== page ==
CHINESE New Year is the time for giving. Here are some do’s and don’ts to observe when getting your gifts ready.
Pears: Avoid pears because the Chinese word for “pear” (lee) sounds like the word for “leaving” (li). Therefore, pears imply the separation of families and friends, which is surely not the message you want to convey!
Cut flowers: In Chinese culture, cut flowers are usually brought to funerals.
Using red ink for cards: Do not use red ink for CNY cards. In ancient times, the colour red was reserved for the dead. Till this day, many traditional people associate a letter written in red ink with bad news – a break-up letter, a curse, or news of a loved one’s passing.
The number 4: Four is a very unlucky number in Chinese culture as the word for four (si) sounds like death (si). Gifts should not come in fours either!
Fresh fruit: Fresh fruits, except pears (see above), symbolise life and new beginnings. Tangerines and oranges signify an abundance of happiness and prosperity. Peaches are usually offered to an elder. Pomegranates are presented to newly-married couples to represent fertility. Pineapples represent wealth, fortune and good luck in gambling.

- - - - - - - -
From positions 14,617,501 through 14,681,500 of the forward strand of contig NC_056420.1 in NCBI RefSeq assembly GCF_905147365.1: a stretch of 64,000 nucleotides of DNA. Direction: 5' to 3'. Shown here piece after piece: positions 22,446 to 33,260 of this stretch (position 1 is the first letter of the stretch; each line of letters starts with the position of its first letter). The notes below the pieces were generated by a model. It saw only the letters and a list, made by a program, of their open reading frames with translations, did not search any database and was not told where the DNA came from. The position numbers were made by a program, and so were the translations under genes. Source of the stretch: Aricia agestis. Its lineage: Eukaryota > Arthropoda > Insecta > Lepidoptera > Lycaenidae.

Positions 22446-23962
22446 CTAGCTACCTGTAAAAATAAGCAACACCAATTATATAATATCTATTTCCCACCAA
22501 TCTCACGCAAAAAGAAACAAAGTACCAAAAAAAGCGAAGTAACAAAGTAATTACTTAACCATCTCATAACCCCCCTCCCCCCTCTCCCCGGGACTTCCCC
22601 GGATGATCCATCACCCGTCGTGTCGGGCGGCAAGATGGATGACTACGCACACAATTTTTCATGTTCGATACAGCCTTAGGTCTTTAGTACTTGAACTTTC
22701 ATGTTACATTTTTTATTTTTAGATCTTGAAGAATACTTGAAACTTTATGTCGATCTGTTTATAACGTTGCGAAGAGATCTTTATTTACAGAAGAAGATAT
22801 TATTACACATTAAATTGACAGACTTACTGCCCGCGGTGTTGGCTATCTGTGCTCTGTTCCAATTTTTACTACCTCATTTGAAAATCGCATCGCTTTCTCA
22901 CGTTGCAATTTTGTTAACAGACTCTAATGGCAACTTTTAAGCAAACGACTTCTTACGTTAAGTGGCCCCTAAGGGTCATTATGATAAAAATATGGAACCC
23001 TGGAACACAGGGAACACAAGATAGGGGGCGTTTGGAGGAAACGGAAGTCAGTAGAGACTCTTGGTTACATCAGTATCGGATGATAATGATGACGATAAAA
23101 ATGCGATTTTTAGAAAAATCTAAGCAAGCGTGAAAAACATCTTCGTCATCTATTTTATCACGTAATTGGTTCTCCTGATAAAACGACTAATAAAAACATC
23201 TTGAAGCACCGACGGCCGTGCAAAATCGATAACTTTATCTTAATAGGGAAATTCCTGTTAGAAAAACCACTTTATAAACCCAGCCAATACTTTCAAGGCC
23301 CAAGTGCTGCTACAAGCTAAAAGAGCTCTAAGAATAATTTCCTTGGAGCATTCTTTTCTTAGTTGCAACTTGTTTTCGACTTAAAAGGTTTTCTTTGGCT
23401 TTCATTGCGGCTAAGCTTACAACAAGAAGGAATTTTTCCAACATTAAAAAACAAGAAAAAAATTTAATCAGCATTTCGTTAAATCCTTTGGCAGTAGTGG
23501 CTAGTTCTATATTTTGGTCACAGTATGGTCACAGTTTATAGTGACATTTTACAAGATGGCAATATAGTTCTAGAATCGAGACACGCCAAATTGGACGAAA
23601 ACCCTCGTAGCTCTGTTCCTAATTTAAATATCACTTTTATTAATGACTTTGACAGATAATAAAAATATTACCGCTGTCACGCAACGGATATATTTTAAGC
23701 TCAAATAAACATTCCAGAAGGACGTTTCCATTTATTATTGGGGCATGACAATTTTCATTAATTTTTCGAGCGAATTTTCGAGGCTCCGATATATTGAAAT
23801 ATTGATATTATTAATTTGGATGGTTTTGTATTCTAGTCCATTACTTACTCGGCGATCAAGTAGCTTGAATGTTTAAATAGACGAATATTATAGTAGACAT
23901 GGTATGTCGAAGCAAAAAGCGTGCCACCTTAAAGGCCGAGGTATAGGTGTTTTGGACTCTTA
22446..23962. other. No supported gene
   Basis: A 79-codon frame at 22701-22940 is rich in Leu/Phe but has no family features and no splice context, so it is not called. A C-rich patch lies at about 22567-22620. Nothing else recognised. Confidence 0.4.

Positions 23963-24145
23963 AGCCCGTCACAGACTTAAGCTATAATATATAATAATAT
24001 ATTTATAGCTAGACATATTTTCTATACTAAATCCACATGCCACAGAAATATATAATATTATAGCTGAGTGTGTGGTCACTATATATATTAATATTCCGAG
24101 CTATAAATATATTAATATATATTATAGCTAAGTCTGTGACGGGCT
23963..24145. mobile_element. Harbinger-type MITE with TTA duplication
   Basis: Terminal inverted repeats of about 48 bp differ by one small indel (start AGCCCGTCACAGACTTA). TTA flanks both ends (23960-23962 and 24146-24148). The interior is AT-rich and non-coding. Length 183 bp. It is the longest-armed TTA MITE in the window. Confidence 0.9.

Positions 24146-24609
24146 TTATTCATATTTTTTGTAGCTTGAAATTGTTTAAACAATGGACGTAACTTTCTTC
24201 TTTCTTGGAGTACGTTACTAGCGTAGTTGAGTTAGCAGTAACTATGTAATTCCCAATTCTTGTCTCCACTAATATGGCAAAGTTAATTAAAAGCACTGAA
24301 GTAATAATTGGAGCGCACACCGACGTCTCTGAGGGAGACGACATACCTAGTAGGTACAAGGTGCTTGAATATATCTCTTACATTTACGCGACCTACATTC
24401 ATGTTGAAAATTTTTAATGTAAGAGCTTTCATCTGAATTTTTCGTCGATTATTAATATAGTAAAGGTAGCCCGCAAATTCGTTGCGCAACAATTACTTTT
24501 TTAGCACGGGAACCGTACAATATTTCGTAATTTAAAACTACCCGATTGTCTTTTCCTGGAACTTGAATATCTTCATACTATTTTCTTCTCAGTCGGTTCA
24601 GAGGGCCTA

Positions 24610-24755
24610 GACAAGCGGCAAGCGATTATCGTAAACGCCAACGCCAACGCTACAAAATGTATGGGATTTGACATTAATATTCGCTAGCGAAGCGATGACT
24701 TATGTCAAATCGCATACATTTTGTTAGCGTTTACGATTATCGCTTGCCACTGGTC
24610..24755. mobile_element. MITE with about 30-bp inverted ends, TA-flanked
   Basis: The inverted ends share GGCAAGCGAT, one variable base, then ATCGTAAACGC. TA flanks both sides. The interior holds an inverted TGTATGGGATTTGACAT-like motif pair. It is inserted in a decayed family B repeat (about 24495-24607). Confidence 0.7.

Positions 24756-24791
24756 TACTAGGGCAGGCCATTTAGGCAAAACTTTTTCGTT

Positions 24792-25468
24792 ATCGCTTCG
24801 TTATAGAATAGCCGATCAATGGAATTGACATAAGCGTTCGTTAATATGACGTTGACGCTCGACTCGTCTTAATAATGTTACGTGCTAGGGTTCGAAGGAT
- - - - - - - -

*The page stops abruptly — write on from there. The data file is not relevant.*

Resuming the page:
Nian gao or kuih bakul: It is considered good luck to eat this sticky rice cake because it signifies increased prosperity.
Lucky bamboo: The number of bamboo stalks in one pot represents different things. Two is said to be an expression of love, three stalks bring three different types of luck (happiness, long life, wealth), six attracts prosperity and wealth and eight improves fertility.
Ang pow: The most traditional of all CNY gifts is the ang pow or hong bao, which, directly translated, means “red packet”. But don’t hand out ang pow with anything to do with the number four (RM4, RM40 etc) inside (see above).
My comment: And avoid white envelopes if want to give present money (Ang pow). That was given during the funeral.